Engaging with patients has changed Brittany Umer’s career focus – and, she believes, will help to shape the next generation of health researchers.
For the past two years, Brittany, a medical microbiology PhD student at the University of Alberta, has participated in the BioCanRx-Cancer Stakeholder Alliance Learning Institute, held as part of BioCanRx’s annual scientific Summit for Cancer Immunotherapy. The Learning Institute pairs cancer patients, caregivers and stakeholders with graduate students and post-doctoral fellows studying cancer immunotherapy with the goal of bidirectional knowledge exchange, partnership creation and collaboration, and knowledge dissemination. Brittany also served on the committee that developed the Learning Institute, giving her a unique vantage point.
Initiatives like the Learning Institute are creating a paradigm shift for today’s trainees, she says, giving them experiences that will stay with them as they move up to become the new generation of health researchers.
Her experience has changed the way she approaches her research, to consider the patient perspective much earlier in the process. For instance, her research is investigating a combination of radiation and immunotherapy to treat breast cancer and now she considers whether the combination is even feasible – is it possible for a patient to have radiation one day and return the next day for an immunotherapy injection? And that, she says, is a direct outcome of her engagement with patients.
“It is really fulfilling to link your research back to the patient,” she says. “Patient engagement, patient advocacy has become a real passion.”
She also finds she can talk to patients and other non-specialists in a way that is meaningful to them, without “dumbing down” the content.
“I know ways I can change my scientific talks to be more accessible to patients,” she says. “It’s how you tell your story, not how complicated the science is.”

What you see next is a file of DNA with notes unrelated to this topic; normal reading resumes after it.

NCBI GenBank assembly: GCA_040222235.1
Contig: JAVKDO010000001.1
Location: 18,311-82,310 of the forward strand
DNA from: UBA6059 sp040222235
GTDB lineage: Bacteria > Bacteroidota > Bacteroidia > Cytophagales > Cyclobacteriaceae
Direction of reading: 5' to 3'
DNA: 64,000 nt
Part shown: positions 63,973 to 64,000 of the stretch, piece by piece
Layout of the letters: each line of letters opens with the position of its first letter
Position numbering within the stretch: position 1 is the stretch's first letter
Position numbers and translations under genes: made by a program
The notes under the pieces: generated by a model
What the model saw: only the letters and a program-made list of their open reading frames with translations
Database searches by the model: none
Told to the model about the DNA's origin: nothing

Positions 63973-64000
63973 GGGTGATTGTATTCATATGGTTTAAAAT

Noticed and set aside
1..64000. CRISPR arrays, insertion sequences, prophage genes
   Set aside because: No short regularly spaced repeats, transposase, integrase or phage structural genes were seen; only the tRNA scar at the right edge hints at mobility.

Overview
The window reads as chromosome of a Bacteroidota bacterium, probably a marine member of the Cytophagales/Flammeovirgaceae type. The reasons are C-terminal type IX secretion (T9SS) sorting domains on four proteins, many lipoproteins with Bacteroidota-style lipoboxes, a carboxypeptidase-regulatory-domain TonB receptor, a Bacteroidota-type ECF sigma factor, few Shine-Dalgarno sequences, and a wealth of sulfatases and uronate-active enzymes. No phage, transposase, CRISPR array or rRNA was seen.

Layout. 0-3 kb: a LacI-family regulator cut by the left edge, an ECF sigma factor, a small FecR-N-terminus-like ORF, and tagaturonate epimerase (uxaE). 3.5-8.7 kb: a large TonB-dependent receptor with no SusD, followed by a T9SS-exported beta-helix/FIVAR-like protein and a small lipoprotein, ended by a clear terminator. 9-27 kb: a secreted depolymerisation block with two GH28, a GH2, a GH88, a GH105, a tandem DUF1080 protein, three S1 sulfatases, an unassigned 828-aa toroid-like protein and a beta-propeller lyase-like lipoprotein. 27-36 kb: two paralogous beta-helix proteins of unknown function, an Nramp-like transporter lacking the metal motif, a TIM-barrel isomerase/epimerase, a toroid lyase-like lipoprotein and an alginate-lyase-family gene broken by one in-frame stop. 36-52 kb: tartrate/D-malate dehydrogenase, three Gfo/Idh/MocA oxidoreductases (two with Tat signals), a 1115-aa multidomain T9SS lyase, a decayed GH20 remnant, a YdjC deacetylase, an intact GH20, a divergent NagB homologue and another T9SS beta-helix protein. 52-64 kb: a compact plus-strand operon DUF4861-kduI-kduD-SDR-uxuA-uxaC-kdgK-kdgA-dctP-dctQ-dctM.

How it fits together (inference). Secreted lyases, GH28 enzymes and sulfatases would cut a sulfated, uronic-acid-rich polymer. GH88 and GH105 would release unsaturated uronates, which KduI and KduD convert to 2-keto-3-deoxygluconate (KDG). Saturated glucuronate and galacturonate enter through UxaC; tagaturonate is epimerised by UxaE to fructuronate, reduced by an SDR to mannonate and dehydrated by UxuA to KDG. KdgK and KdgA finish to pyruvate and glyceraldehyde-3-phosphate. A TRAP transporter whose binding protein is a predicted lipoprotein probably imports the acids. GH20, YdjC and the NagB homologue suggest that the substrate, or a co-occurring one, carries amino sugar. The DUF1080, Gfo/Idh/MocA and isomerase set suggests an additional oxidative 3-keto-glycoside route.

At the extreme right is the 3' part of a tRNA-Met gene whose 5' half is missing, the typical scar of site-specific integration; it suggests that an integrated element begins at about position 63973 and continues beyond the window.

BioCanRx Scientific Director John Bell was originally a skeptic.
“I didn’t really appreciate the full potential of engaging patients,” he says. “As a hard-core molecular biologist, I wasn’t sure how valuable these interactions would be.”
Dr. Bell stated that it was “very gratifying” that patients, students, and post-docs could all benefit from the Learning Institute experience. This initiative is unique in its capability to facilitate interaction and understanding of different perspectives.
Brittany agrees, noting that, while at first it was more about her translating science to patients, now she realizes that “they teach me more than I can teach them.”
About the Author: Heather Blumenthal has been writing about health and health research for more than 20 years and never loses her fascination with the advances Canadian researchers are making.
More about the Learning Institute: https://biocanrx.com/about/governance/cancer-stakeholder-alliance/biocanrx-cancer-stakeholder-alliance-learning-institute
More about HQP Training: https://biocanrx.com/training/hqp-training-program